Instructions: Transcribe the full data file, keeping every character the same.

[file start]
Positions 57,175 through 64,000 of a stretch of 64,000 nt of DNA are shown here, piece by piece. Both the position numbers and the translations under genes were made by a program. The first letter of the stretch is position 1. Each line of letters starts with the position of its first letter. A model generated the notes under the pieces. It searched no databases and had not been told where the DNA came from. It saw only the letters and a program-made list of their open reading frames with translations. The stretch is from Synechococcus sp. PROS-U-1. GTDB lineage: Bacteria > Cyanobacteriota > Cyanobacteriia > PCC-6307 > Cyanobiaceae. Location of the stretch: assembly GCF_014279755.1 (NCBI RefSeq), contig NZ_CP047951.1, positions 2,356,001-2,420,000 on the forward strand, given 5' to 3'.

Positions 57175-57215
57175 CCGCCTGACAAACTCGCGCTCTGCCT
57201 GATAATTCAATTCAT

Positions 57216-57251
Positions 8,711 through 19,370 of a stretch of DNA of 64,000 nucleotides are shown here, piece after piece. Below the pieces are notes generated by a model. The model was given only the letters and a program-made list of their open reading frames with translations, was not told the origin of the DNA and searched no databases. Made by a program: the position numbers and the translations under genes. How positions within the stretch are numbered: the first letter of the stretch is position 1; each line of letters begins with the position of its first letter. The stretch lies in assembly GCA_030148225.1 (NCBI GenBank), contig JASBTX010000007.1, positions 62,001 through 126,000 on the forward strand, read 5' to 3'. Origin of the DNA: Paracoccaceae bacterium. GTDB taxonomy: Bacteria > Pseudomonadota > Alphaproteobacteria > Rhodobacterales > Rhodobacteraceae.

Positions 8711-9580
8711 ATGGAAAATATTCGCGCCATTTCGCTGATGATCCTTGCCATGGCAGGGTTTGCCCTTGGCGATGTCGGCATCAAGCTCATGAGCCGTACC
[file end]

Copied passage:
Positions 57,175 through 64,000 of a stretch of 64,000 nt of DNA are shown here, piece by piece. Both the position numbers and the translations under genes were made by a program. The first letter of the stretch is position 1. Each line of letters starts with the position of its first letter. A model generated the notes under the pieces. It searched no databases and had not been told where the DNA came from. It saw only the letters and a program-made list of their open reading frames with translations. The stretch is from Synechococcus sp. PROS-U-1. GTDB lineage: Bacteria > Cyanobacteriota > Cyanobacteriia > PCC-6307 > Cyanobiaceae. Location of the stretch: assembly GCF_014279755.1 (NCBI RefSeq), contig NZ_CP047951.1, positions 2,356,001-2,420,000 on the forward strand, given 5' to 3'.

Positions 57175-57215
57175 CCGCCTGACAAACTCGCGCTCTGCCT
57201 GATAATTCAATTCAT

Positions 57216-57251
Positions 8,711 through 19,370 of a stretch of DNA of 64,000 nucleotides are shown here, piece after piece. Below the pieces are notes generated by a model. The model was given only the letters and a program-made list of their open reading frames with translations, was not told the origin of the DNA and searched no databases. Made by a program: the position numbers and the translations under genes. How positions within the stretch are numbered: the first letter of the stretch is position 1; each line of letters begins with the position of its first letter. The stretch lies in assembly GCA_030148225.1 (NCBI GenBank), contig JASBTX010000007.1, positions 62,001 through 126,000 on the forward strand, read 5' to 3'. Origin of the DNA: Paracoccaceae bacterium. GTDB taxonomy: Bacteria > Pseudomonadota > Alphaproteobacteria > Rhodobacterales > Rhodobacteraceae.

Positions 8711-9580
8711 ATGGAAAATATTCGCGCCATTTCGCTGATGATCCTTGCCATGGCAGGGTTTGCCCTTGGCGATGTCGGCATCAAGCTCATGAGCCGTACC